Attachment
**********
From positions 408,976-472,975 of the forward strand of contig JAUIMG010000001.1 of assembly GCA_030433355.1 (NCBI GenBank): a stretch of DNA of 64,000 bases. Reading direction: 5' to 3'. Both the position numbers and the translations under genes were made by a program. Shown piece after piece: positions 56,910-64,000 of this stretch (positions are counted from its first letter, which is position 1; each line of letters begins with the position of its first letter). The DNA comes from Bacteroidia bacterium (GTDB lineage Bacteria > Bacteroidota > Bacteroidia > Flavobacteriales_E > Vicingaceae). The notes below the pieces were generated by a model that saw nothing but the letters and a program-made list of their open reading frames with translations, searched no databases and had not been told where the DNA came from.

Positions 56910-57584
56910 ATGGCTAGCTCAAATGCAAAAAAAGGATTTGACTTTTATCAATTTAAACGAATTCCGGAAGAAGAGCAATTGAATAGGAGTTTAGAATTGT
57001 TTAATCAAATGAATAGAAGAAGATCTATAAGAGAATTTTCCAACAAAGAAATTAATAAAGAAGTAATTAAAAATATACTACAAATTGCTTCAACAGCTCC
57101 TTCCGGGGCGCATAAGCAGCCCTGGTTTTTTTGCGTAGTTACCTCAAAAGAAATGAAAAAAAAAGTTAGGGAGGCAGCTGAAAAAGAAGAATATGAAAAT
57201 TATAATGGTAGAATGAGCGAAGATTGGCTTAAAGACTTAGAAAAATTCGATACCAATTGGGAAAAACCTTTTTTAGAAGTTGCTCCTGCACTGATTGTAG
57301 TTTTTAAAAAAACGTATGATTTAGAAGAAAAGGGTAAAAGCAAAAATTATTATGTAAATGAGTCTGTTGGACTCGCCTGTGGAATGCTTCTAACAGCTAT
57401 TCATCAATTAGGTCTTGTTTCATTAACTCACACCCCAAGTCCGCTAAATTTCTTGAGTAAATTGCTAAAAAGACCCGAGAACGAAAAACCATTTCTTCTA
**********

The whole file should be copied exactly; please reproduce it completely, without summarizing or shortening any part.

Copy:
From positions 408,976-472,975 of the forward strand of contig JAUIMG010000001.1 of assembly GCA_030433355.1 (NCBI GenBank): a stretch of DNA of 64,000 bases. Reading direction: 5' to 3'. Both the position numbers and the translations under genes were made by a program. Shown piece after piece: positions 56,910-64,000 of this stretch (positions are counted from its first letter, which is position 1; each line of letters begins with the position of its first letter). The DNA comes from Bacteroidia bacterium (GTDB lineage Bacteria > Bacteroidota > Bacteroidia > Flavobacteriales_E > Vicingaceae). The notes below the pieces were generated by a model that saw nothing but the letters and a program-made list of their open reading frames with translations, searched no databases and had not been told where the DNA came from.

Positions 56910-57584
56910 ATGGCTAGCTCAAATGCAAAAAAAGGATTTGACTTTTATCAATTTAAACGAATTCCGGAAGAAGAGCAATTGAATAGGAGTTTAGAATTGT
57001 TTAATCAAATGAATAGAAGAAGATCTATAAGAGAATTTTCCAACAAAGAAATTAATAAAGAAGTAATTAAAAATATACTACAAATTGCTTCAACAGCTCC
57101 TTCCGGGGCGCATAAGCAGCCCTGGTTTTTTTGCGTAGTTACCTCAAAAGAAATGAAAAAAAAAGTTAGGGAGGCAGCTGAAAAAGAAGAATATGAAAAT
57201 TATAATGGTAGAATGAGCGAAGATTGGCTTAAAGACTTAGAAAAATTCGATACCAATTGGGAAAAACCTTTTTTAGAAGTTGCTCCTGCACTGATTGTAG
57301 TTTTTAAAAAAACGTATGATTTAGAAGAAAAGGGTAAAAGCAAAAATTATTATGTAAATGAGTCTGTTGGACTCGCCTGTGGAATGCTTCTAACAGCTAT
57401 TCATCAATTAGGTCTTGTTTCATTAACTCACACCCCAAGTCCGCTAAATTTCTTGAGTAAATTGCTAAAAAGACCCGAGAACGAAAAACCATTTCTTCTA